Posted on April 2, 2018

ChinesePod is a website for students of Mandarin Chinese. It offers dialogues organized by level (from newbie to advanced); each dialogue is accompanied by an explanation, a list of vocabulary, etc. It is an excellent resource, which I can highly recommend, especially to improve your listening skills.

The only minor downside is that the dialogues offered by ChinesePod are not organized by HSK level, nor are they particularly designed to cover the HSK vocabulary. I therefore previously constructed lists of dialogues to cover the HSK 1, HSK 2, and HSK 3 levels; these lists are now also available directly from ChinesePod. I previously also constructed a list for HSK 4. This new post introduces a list for HSK 5.

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The Rules of Calligraphy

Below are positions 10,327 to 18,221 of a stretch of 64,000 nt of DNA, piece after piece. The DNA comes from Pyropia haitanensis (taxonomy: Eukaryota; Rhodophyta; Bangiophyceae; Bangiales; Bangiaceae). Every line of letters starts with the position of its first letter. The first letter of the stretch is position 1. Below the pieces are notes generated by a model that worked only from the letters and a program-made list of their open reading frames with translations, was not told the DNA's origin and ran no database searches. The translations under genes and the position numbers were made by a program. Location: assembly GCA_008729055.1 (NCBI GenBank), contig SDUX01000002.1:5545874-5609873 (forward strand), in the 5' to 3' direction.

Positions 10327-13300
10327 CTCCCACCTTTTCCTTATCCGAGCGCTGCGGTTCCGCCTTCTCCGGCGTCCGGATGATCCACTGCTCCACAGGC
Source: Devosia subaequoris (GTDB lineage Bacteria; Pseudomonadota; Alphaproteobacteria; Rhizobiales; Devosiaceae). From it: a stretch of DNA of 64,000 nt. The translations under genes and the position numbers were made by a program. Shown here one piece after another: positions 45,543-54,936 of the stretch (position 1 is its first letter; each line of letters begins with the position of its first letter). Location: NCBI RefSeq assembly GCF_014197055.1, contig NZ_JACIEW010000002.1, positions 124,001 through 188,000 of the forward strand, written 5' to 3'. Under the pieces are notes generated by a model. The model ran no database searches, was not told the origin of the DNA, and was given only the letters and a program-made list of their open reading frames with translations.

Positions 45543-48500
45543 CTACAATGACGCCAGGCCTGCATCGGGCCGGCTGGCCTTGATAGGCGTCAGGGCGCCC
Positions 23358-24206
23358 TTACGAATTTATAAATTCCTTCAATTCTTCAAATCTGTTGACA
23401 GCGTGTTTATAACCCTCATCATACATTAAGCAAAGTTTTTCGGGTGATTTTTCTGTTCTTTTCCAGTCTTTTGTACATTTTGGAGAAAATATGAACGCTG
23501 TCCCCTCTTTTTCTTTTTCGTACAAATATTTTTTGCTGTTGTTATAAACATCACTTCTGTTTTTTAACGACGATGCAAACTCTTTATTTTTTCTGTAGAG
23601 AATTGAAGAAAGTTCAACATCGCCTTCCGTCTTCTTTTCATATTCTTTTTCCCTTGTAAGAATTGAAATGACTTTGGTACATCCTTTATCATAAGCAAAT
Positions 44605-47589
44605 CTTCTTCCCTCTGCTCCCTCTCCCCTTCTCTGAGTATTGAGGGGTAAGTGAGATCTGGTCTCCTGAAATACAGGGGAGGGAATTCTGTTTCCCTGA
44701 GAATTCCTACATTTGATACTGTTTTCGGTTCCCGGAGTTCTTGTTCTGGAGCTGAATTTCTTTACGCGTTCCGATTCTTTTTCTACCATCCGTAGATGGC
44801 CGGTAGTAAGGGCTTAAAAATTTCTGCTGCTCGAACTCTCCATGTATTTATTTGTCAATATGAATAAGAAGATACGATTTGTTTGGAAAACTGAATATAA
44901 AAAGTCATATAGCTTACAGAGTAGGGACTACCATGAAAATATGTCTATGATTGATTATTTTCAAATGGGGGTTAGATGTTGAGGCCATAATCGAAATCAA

Posted on August 23, 2016

My calligraphy teacher made me memorize and recite the rules of calligraphy as they have been formulated in the Four Strength Method of Chen Xiang (陈翔四力法). The rules are rather cryptic though so I spent some time trying to coming up with a reasonable translation and some explanations. Note that I’ve translated the spirit rather than the letter of these rules. The rules appeared in print in 快速掌握汉字间架结构的方法 (语言文字报, 2014-11-10), and can be found in Chen Xiang’s books as well (see below).

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Resources for Learning Chinese

Posted on February 15, 2016 (last updated July 8, 2019)

An exhaustive list of all the resources that I use and have created for studying Chinese. Note: the links below are associate links. As an Amazon Associate I earn from qualifying purchases; if you purchase these books through these links, you will be supporting this website.

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ChinesePod dialogues for HSK 4

Posted on January 17, 2016 (last updated January 23, 2016)

I previously constructed a list of ChinesePod dialogues for HSK levels 1, 2 and 3. This blog post provides a list of dialogues for HSK level 4.